In certain contexts, the word is used when the disease is carried by any species of bird belonging to the family Psittacidae, whereas "ornithosis" is used when other birds carry the disease.
Cat flu is the common name for a feline upper respiratory tract disease. While feline upper respiratory disease can be caused by several different pathogens, there are few symptoms that they have in common.
While Avian Flu can also infect cats, Cat flu is generally a misnomer, since it usually does not refer to an infection by an influenza virus. Instead, it is a syndrome, a term referring to the fact that patients display a number of symptoms that can be caused by one or more of the following infectious agents (pathogens):
1. Feline herpes virus causing feline viral rhinotracheitis (cat common cold, this is the disease that is closely similar to cat flu)
2. Feline calicivirus—(cat respiratory disease)
3. "Bordetella bronchiseptica"—(cat kennel cough)
4. "Chlamydophila felis"—(chlamydia)
In South Africa the term cat flu is also used to refer to Canine Parvo Virus. This is misleading, as transmission of the Canine Parvo Virus rarely involves cats.
There are several diseases that are caused by avian reovirus, which includes, avian arthritis/tenosynovitis, runting-stunting syndrome, and blue wing disease in chickens. Blue wing disease affects young broiler chickens and has an average mortality rate of 10%. It causes intramuscular and subcutaneous hemorrhages and atrophy of the spleen, bursa of Fabricius, and thymus. When young chickens are experimentally infected with avian reovirus, it is spread rapidly throughout all tissues. This virus is spread most frequently in the skin and muscles, which is also the most obvious site for lesions. Avian arthritis causes significant lameness in joints, specifically the hock joints. In the most severe cases, viral arthritis has caused the tendon to rupture. Chickens that have contracted runting-stunting syndrome cause a number of individuals in a flock to appear noticeably small due to its delayed growth. Diseased chicks are typically pale, dirty, wet, and may have a distending abdomen. Some individuals may display “helicopter-like” feathers in their wings and other feather abnormalities. The virus has also been shown to cause osteoporosis.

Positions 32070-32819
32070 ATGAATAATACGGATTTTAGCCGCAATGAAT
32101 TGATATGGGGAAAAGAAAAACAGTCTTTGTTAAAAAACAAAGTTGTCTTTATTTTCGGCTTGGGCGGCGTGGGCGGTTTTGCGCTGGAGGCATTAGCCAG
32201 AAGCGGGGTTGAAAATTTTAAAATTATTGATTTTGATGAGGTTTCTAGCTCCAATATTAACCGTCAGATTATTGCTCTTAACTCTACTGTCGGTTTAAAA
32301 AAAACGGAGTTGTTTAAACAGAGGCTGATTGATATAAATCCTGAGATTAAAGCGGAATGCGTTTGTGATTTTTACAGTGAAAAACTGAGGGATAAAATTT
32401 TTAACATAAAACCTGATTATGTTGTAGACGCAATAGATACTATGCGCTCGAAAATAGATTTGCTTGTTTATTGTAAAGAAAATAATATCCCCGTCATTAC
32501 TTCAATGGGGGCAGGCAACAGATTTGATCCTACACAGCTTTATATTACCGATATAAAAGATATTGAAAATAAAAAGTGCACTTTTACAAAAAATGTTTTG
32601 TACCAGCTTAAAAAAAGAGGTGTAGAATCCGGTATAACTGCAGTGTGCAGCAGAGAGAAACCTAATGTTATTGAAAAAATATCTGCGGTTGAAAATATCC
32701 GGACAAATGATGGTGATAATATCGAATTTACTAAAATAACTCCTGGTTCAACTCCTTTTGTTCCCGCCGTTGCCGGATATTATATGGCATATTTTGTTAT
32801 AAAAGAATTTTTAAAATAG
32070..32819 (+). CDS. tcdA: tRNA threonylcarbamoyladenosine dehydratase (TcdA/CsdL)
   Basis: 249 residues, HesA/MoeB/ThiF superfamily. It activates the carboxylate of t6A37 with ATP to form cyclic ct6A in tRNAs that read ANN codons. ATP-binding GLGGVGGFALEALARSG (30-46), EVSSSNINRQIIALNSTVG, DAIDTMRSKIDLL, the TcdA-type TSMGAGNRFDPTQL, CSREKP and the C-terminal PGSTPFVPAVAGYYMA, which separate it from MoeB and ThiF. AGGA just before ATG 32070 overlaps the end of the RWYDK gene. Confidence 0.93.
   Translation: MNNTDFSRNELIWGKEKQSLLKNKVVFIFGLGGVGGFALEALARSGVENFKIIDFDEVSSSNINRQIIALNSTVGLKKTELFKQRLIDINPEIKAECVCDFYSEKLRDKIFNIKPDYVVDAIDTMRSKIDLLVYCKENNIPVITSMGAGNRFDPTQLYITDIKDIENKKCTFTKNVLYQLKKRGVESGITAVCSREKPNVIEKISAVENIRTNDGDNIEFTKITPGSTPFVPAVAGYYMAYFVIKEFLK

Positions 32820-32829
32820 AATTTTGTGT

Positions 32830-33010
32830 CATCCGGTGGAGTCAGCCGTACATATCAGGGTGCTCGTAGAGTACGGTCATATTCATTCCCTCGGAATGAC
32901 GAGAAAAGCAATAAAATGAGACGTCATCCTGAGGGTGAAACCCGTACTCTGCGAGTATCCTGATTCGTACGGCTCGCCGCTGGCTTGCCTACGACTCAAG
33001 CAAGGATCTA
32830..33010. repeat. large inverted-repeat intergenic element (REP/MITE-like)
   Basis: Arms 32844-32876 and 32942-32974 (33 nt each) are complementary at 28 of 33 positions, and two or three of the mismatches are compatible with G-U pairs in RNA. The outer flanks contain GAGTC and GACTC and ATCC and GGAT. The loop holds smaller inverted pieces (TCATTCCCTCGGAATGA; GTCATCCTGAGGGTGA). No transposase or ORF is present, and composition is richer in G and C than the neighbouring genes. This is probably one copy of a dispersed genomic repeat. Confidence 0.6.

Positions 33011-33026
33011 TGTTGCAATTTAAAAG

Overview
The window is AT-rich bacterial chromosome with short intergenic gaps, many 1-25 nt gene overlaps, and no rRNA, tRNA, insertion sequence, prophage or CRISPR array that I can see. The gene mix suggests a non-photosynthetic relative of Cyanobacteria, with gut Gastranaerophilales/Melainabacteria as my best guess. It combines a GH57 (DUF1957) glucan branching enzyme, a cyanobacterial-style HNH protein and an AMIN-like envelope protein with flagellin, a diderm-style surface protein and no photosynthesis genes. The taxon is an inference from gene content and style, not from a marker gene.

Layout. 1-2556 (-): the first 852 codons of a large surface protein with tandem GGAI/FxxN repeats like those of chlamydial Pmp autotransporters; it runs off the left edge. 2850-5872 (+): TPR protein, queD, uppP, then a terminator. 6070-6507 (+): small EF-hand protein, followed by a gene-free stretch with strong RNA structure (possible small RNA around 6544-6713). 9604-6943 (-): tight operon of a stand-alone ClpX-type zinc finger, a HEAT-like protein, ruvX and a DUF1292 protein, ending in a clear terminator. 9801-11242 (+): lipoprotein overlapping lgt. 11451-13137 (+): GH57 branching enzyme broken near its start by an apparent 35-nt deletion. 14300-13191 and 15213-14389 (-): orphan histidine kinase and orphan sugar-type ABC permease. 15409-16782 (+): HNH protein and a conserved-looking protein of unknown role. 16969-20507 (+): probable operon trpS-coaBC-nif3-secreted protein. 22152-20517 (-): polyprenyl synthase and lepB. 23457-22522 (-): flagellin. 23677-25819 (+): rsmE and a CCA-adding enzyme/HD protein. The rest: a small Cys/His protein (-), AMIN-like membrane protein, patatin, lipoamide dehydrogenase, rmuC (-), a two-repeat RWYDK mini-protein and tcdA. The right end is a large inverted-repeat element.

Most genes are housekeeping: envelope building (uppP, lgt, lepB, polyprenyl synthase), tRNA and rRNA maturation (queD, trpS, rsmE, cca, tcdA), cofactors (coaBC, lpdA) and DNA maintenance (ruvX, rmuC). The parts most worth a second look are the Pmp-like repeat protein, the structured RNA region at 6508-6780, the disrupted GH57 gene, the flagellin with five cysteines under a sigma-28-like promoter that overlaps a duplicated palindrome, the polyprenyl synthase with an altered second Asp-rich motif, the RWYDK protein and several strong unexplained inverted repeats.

Zoonotic transmission can occur in any context in which there is companionistic (pets), economic (farming, etc.), predatory (hunting, butchering or consuming wild game) or research contact with or consumption of animals, animal products, or animal derivatives (vaccines, etc.).
The botulinum neurotoxin is lethal because it causes paralysis. Field identification involves locating birds showing flaccidity in the legs, wings and neck, as well as the presence of protuberant nictitating membrane. The presence of several dozen, or even hundreds, of fresh waterbird carcasses is the stereotypical sign an outbreak has occurred. In this case the specimens need to be taken to disease laboratory to determine the cause of mortality. Most commonly, detection of "C. botulinum" in carcasses during lab work is accomplished through analysis of polymerase chain reactions (PCR) and is often the most successful method.
An airborne disease is any disease that is caused by pathogens that can be transmitted through the air. Such diseases include many of considerable importance both in human and veterinary medicine. The relevant pathogens may be viruses, bacteria, or fungi, and they may be spread through breathing, talking, coughing, sneezing, raising of dust, spraying of liquids, toilet flushing or any activities which generates aerosol particles or droplets. Human airborne diseases do not include conditions caused by air pollution such as volatile organic compounds (VOCs), gasses and any airborne particles, though their study and prevention may help inform the science of airborne disease transmission.